Week #6 (15-21/07/2019)

A screenshot of Zimparks’ home page.


To improve its shambling economy, Zimbabwe’s President Emmerson Mnangagwa’s administration put (15/07) Zimbabwe Parks and Wildlife Authority (Zimparks) up for sale. The government had indicated it was to dispose of its shareholding in most state entities. As written in its website, Zimparks manages one of the largest estates in Zimbabwe—about 5 million hectares of land or 13 percent of Zimbabwe’s total area. In South Africa, the country’s corruption watchdog has accused (19/07) President Cyril Ramaphosa of misleading parliament and potential money laundering over a campaign donation. The allegations against the president are said to be a power battle for control of the African National Congress (ANC) and South Africa itself.


Thousands of people continued to march in San Juan (16/07), Puerto Rico’s capital city, and demanded the resignation of Governor Ricardo Rosselló following the leak of sexist and homophobic private chat messages. Rosselló has called women politicians “whore” and “daughter of a bitch”, and made anti-gay remarks about Puerto Rican singer Ricky Martin. In the United States, Megan Rapinoe, the US Women’s National Soccer Team co-captain, called (20/07) President Donald Trump’s racist tweets on the four progressive US congresswomen known as The Squad “disgusting”. She added, “[…] it’s time for us as a country to just embrace a woman as president.”


Thota Vennela, 18, was one of 23 teenagers in Telangana, India who committed suicide (18/07) following a controversial school-leaving exam results announcement back in April. More than 320,000 students in Telangana failed their school-leaving exams which shocked and sparked protests from students and parents. After a child rights group filed a petition, the state high court ordered the board to re-mark the answers of all those who have failed. Meanwhile in Hong Kong (21/07), the protests that started over the now-suspended extradition bill have grown into a wider democracy movement as Beijing’s influence is growing in the city. A clash between police and demonstrators broke out after hundreds of thousands of anti-government protesters defied police orders to restrict the boundaries of their rally.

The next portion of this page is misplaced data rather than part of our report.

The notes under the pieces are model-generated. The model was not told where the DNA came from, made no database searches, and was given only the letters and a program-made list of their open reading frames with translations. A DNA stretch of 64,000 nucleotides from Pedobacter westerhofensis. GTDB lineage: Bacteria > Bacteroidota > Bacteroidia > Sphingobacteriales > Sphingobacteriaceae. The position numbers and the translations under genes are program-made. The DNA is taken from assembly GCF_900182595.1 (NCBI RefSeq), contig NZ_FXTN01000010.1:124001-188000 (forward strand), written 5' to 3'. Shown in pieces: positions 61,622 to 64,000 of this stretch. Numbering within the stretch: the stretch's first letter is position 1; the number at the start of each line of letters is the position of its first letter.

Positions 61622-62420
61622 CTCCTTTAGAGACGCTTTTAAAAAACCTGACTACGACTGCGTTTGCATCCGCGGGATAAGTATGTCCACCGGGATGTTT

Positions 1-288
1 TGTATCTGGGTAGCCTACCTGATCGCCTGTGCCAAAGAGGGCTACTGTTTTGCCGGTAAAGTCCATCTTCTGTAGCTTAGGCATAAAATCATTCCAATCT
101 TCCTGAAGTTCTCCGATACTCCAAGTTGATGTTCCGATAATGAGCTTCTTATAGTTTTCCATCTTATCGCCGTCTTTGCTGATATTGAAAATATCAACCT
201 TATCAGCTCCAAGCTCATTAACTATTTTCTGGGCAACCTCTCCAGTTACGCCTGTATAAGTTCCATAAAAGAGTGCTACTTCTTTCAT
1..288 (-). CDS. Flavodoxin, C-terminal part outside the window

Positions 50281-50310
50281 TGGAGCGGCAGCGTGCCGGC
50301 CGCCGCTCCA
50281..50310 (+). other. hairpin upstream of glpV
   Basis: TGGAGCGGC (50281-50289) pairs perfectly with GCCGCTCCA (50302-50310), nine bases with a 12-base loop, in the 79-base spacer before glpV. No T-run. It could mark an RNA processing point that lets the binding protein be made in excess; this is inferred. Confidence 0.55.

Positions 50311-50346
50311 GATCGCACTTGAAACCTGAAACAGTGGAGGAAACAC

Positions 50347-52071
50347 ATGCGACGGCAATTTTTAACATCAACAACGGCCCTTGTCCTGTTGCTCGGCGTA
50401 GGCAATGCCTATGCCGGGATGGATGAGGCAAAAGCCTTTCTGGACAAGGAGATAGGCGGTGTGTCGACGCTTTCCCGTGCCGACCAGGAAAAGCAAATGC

Australia’s famous footballer Israel Folau’s view on Christianity is considered to deviate far from mainstream Christianity (20/07). His belief that any Christian who wasn't baptized in the way of the Folaus would go to hell is regarded so outside Christian beliefs, hence is believed to be a sect. Notwithstanding that, although many feared his views would damage Christianity, they still backed his right to express them.


Alan Turing, the father of computer science and artificial intelligence, has been chosen (15/07) to be the new face of the Bank of England’s £50 note. The Bank stated that Turing’s legacy continued to have impacts on science and society today. Still in the United Kingdom (15/07), the Extinction Rebellion protesters have blocked some roads in Cardiff, Glasgow, Bristol, Leeds, and London. They demanded the government to declare a climate emergency and to take more actions regarding the climate change issues. In Russia (19/07), the head of the beekeepers’ union, Arnold Butov, reported that 20 regions in the central and southern Russia have seen mass bee deaths. A large fall in bee populations is feared to decrease honey production by 20% and thus affecting not just the honey price but also other popular foods.

Co-author: Aldrin Sampeliling